Imatges de pÓgina
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(Nearly resembling the above is R. subglobosa, Sm. Eng. Fl. R. tomentosa, var. and n. Woods. The whole plant, except the prickles "conical, hooked, compressed," and the calyx "copiously pinnate," bears more resemblance to R. villosa than tomentosa, and is particularly remarkable for its "large, globular, half-ripe fruit." Sm. E)

(R. GRACILIS. Flower-stalks bristly, generally bracteated: branches globular: fruit and calyx bristly: larger prickles hooked: leafits doubly serrated, hairy on both sides.

E. Bot. 583.

Flowers generally solitary, but occasionally two or three together: fruit scarlet.

Var. 2. Fl. alb. with the segments of the calyx usually divided. It is by far the most elegant of the British Roses, and, were it not for its hooked prickles, comes very near to R. involuta, var. ß. Sabini.

TALL BRISTLY ROSE. R. gracilis. Woods, in Linn. Tr. v. xii. Sm. Eng. Fl. R. villosa. E. Bot. At Baydales, near Darlington. Mr. J. Backhouse. In hedges three miles and a half from Keswick, on the Lorton or Cockermouth road, ascending Finlatter, where Mr. Woods observed it; and at Pooley Bridge. Var. 2, in Ennerdale, or between that and Lampleugh Cross. Winch. Geog. Distr. E.)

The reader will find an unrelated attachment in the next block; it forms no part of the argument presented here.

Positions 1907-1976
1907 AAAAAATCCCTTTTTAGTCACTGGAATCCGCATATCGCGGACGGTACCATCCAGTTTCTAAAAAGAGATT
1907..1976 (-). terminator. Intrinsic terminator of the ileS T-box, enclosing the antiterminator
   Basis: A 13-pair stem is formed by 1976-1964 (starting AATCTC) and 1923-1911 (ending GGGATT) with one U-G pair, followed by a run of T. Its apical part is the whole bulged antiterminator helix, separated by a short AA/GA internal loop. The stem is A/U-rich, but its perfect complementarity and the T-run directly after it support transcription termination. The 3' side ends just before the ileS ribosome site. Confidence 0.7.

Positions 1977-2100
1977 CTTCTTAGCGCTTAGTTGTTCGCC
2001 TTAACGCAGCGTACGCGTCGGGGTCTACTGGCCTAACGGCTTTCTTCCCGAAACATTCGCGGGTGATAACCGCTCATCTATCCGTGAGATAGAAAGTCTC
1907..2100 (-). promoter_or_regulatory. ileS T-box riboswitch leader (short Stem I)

(Mr. Edwin Lees announces, in Mag. Nat. Hist. i. 394, a more southerly station than has hitherto been assigned to this species, viz. in thickets near Cruckbarrow Hill, Worcester, 1828. E.)

(R. TOMENTOSA. Fruit broadly elliptical, bristly: calyx copiously pinnate prickles slightly curved: leafits ovate, acute, more or less downy. Sm.

Hook. Fl. Lond. 124-E. Bot. 990.